Indeed, there has been a significant increase in fires and explosions from furnaces, industrial fryers, boilers and some other rather odd incidents with aircraft hitting food processing. The frequency even gathered attention from Fox News host Tucker Carlson. WATCH:
Addressing the lesser frequent impact incidents from airplanes etc. Keep in mind that major industrial food processing facilities are generally located around major transportation hubs – large arteries for commercial trucking and railway lines for inbound good deliveries. These are the same zoned commercial regions where you find small regional airports.
So, let’s put those airplane ‘accidents” aside for a moment and look at the bigger picture.
Yes, there has been an increase in industrial accidents at some major and regional food processing plants. However, this may be the cumulative effect of what CTH was warning about since early 2020 when the food processing supply chain was completely screwed up by govt intervention.
When the restaurant, hotel, cafeteria, school lunchroom, food trucks and hospitality venues were shut down by government COVID mitigation, they represented about 60% of all food consumption. That pushed everyone into the retail side, grocery stores and supermarkets for food purchases.
When 60% of the demand shifted into the system that represents the other 40% of total food delivery, the processing side of the total food supply chain went into maximum stress and overdrive. CTH warned about the limits and capacities of this sector and the potential future problems that would surface.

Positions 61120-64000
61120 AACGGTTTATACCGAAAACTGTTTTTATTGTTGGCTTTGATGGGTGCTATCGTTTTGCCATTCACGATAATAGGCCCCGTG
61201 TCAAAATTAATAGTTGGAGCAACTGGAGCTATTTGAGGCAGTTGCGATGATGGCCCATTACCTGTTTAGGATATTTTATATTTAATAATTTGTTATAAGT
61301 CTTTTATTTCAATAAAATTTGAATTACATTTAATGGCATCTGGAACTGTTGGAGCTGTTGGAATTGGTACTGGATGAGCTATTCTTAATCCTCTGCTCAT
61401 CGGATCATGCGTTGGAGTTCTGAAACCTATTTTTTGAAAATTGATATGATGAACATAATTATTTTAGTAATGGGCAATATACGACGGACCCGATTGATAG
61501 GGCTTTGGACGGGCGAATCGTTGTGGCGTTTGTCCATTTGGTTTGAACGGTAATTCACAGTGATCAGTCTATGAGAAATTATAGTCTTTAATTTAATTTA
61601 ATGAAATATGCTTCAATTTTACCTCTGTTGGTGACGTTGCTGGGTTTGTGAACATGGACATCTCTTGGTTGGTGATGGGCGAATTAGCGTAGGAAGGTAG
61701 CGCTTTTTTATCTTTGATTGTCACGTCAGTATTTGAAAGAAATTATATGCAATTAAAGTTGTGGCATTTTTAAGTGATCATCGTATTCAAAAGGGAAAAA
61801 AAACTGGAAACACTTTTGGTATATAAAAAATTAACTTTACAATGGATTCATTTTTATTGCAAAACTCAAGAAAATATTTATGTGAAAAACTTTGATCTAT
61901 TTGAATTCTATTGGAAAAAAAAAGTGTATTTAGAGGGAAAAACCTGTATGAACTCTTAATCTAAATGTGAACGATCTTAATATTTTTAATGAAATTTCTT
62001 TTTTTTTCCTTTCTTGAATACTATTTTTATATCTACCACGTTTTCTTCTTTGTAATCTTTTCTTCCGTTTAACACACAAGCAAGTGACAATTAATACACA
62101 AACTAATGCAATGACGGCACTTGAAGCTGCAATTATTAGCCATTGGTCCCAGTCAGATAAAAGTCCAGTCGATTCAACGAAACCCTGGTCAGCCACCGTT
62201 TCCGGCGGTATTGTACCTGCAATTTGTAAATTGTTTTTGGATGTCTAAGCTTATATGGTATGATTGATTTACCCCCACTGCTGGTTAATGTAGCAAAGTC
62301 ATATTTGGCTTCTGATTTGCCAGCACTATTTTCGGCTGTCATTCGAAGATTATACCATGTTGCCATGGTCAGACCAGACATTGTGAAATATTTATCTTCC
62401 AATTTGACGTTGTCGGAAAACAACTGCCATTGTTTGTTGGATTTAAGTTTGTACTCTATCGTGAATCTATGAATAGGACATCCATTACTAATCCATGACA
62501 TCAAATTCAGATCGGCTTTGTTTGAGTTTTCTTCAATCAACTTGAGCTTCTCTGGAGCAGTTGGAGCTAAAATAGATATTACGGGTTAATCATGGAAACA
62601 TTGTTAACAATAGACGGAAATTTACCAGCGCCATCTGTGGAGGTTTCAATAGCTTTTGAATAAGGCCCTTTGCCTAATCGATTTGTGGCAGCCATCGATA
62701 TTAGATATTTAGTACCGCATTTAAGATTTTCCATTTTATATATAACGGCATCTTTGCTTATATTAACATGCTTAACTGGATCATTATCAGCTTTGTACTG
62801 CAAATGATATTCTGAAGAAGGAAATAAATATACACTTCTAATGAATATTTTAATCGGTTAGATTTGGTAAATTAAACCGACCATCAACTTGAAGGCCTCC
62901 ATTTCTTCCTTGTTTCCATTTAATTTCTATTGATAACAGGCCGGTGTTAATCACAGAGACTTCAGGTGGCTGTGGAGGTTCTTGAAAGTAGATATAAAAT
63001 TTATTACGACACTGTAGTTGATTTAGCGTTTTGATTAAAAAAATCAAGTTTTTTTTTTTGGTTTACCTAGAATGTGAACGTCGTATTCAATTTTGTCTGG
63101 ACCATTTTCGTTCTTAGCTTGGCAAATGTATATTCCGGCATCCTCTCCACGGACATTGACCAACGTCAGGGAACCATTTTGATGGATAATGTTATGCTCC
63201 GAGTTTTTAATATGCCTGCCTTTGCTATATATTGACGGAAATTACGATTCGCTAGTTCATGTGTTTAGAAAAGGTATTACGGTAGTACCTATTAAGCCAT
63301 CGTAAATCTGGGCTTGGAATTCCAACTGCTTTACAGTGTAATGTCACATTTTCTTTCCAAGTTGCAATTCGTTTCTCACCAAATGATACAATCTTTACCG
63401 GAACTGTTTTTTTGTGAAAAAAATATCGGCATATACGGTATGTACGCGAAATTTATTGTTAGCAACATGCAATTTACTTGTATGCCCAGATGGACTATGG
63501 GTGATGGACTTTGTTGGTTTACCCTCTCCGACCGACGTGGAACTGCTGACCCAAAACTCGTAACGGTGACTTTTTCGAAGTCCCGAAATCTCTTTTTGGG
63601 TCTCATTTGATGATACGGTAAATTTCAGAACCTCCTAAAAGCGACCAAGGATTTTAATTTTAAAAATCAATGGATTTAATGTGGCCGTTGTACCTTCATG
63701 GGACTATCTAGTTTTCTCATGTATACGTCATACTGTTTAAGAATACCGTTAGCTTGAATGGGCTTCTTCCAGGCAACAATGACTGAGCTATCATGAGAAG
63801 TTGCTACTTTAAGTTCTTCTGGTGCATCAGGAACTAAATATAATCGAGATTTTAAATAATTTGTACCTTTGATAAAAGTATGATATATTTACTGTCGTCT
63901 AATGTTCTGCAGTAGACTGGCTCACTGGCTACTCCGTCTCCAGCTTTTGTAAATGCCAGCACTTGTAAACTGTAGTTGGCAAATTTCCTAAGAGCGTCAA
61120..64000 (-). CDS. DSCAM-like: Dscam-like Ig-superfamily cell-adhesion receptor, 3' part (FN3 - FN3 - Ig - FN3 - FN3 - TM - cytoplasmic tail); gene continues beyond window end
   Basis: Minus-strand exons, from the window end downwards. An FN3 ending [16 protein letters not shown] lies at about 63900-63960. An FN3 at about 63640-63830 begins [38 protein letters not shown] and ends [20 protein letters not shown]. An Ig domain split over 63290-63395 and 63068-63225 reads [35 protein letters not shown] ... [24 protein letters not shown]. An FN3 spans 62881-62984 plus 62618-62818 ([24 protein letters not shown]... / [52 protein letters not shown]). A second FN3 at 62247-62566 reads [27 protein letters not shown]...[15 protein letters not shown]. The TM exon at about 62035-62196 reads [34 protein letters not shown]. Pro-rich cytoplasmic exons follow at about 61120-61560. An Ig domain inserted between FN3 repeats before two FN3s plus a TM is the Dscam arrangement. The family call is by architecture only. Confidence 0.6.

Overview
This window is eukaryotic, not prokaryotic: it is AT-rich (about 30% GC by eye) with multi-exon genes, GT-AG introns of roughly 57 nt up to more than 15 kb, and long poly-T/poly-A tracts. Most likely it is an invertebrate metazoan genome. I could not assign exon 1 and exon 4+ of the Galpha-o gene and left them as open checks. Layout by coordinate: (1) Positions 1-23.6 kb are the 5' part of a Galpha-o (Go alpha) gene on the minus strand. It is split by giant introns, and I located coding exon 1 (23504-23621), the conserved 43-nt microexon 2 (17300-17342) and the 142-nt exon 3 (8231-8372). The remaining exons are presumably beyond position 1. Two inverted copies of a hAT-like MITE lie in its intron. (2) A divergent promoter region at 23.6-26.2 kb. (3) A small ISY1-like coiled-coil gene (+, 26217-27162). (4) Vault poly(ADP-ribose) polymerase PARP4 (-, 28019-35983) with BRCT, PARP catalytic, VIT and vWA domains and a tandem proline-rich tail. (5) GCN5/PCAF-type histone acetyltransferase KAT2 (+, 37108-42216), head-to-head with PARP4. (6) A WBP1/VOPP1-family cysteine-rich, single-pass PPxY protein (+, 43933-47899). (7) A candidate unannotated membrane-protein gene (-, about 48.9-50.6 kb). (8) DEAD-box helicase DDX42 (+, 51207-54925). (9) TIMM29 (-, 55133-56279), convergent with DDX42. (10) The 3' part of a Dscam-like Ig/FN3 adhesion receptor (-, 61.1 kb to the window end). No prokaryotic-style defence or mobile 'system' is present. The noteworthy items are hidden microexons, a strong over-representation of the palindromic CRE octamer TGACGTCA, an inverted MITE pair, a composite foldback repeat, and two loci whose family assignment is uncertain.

Commercial food operations, industrial kitchens and massive food processing organizations were forced to increase food production on a scale that is almost unimaginable. Empty store shelves were the immediate result of massive increases in demand. The entire supply chain was pushed beyond capacity and remained beyond operational capacity for well over 18 months.
Two shift processing operations added a third and fourth shift for workers. Unlimited overtime with everyone working round the clock was the outcome. The food processing and distribution supply chain went into 24/7 emergency operations to try and compensate for the extreme demand.
What we are seeing now is likely, in large part, a downstream consequence from industrial kitchens putting preventative maintenance on the side in order to keep the processing going.
Boilers never turned off, furnaces running 24/7, exhaust fans and industrial turbines running all day and night along with all the attached equipment. I suspect much of the equipment that keeps the industrial processing and kitchens operating were not given the appropriate amount of down-time and deep maintenance that would normally take place.
Think of it like your clothes dryer at home. Instead of running two loads of laundry a day, now you are operating that dryer 24/7 to keep up with the mounting piles of soiled linens. You generate several years’ worth of lint buildup in your exhaust vent each month you continue. If you pause to clean out the vent, the linens pile up. A similar scenario happens in industrial kitchens and food processing.
Suddenly, the 30-gal tub of oiled/soiled rags fills up faster, and the contract for pickup doesn’t compensate or arrive with a faster rotation schedule.